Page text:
The tree has become a symbol of the close and warm relationship between the people of Britain and Norway. Norwegians are happy and proud that this token of their friendship - probably the most famous Christmas tree in the world - seems to have become so much a part of Christmas for Londoners.


To read more about the trees, and the lighting of this year’s Christmas tree, click here.

How about a little more British Christmas history? The Christmas we all have come to know so well, the way we celebrate, is mainly down to the British author, Charles Dickens. The following is taken from the website David Perdue’s Charles Dickens’ Page:

Charles Dickens has probably had more influence on the way that we celebrate Christmas today than any single individual in human history except one.

At the beginning of the Victorian period the celebration of Christmas was in decline. The medieval Christmas traditions, which combined the celebration of the birth of Christ with the ancient Roman festival of Saturnalia (a pagan celebration for the Roman god of agriculture), and the Germanic winter festival of Yule, had come under intense scrutiny by the Puritans under Oliver Cromwell. The Industrial Revolution, in full swing in Dickens' time, allowed workers little time for the celebration of Christmas.

The romantic revival of Christmas traditions that occurred in Victorian times had other contributors: Prince Albert brought the German custom of decorating the Christmas tree to England, the singing of Christmas carols (which had all but disappeared at the turn of the century) began to thrive again, and the first Christmas card appeared in the 1840s. But it was the Christmas stories of Dickens, particularly his 1843 masterpiece A Christmas Carol, that rekindled the joy of Christmas in Britain and America. Today, after more than 160 years, A Christmas Carol continues to be relevant, sending a message that cuts through the materialistic trappings of the season and gets to the heart and soul of the holidays.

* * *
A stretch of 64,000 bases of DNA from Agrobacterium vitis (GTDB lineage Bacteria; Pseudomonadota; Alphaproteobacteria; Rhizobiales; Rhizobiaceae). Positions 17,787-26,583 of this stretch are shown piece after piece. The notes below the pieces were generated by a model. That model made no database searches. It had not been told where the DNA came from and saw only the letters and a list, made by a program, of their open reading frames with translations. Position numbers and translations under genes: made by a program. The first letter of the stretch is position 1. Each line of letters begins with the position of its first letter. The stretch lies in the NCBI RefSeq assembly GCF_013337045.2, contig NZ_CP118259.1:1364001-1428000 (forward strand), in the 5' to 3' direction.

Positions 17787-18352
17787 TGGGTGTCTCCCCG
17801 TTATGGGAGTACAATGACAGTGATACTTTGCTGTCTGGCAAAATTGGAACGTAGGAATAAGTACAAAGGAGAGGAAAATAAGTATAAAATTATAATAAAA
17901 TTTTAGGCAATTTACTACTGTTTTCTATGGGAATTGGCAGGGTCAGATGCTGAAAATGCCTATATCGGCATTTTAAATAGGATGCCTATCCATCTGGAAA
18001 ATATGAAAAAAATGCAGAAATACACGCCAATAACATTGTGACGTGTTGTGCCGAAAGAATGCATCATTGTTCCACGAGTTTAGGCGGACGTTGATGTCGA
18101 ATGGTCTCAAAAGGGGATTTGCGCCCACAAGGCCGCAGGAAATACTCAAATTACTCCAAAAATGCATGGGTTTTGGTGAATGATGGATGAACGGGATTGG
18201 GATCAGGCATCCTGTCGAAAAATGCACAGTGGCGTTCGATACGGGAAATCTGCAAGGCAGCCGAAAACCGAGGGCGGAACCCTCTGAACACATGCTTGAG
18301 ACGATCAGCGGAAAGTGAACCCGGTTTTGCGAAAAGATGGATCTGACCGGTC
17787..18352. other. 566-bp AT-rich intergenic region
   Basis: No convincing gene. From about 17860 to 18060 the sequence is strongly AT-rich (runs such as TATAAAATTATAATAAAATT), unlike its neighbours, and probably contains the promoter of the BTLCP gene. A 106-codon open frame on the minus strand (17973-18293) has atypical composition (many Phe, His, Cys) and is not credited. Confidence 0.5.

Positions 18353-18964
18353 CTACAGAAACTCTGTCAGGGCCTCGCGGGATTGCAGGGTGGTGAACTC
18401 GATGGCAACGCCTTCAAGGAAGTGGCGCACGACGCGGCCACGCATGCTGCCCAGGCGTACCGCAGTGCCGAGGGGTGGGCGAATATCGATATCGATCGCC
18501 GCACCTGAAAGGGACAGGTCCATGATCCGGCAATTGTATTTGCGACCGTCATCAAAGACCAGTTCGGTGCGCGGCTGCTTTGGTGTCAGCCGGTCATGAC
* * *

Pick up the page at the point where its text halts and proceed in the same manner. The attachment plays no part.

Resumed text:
To read more about Dickens and Christmas click here.

As for my own Christmas traditions, I’ll keep it short. We see a movie on Christmas Eve, we don’t open our pressies until after our big Christmas dinner, and, when at home, TV, computers, and games consoles are banned; instead we spend the time together as a family playing games, and it’s awesome! I wrote a post this year as part of the Virtual Advent Tour 2009, so if you would like to read more about my own family traditions, you can read my post on my blog.

And one final thing to look at, the Imagine Building in London is decorated each year with Christmas lights with a new design. Check out this year’s design!

I hope you’ve enjoyed my guest post about Christmas in the UK, and I hope you all have a very Merry Christmas, and a Happy New Year! :)

Thank you, Jo! That was absolutely wonderful! Read more about the UK at Wikipedia or its CIA Factfile.

6 comments:

Jo said...

No, thank you! It was so cool to write this post, I Really enjoyed looking it all up, and finding out things I didn't know myself! Thank you for inviting me to do so! :D

Cleverly Inked said...

I love Jo's blog. I found your very cool blog through her :)

Juju at Tales of Whimsy.com said...

Oh Jo! What fun. Thank you for sharing.

I Heart Monster said...

@Jo - you really did do an amazing job!!

@Cleverly Inked - Thanks for stopping by! I hope to see you around!

@Juju - I think what Jo said was really fun too :o)

Chicklish said...

Great post, Jo! Aw, gotta love panto! :)

Jo said...

I'm glad you all enjoyed my post! :) And yes, Luisa, panto is awesome! :D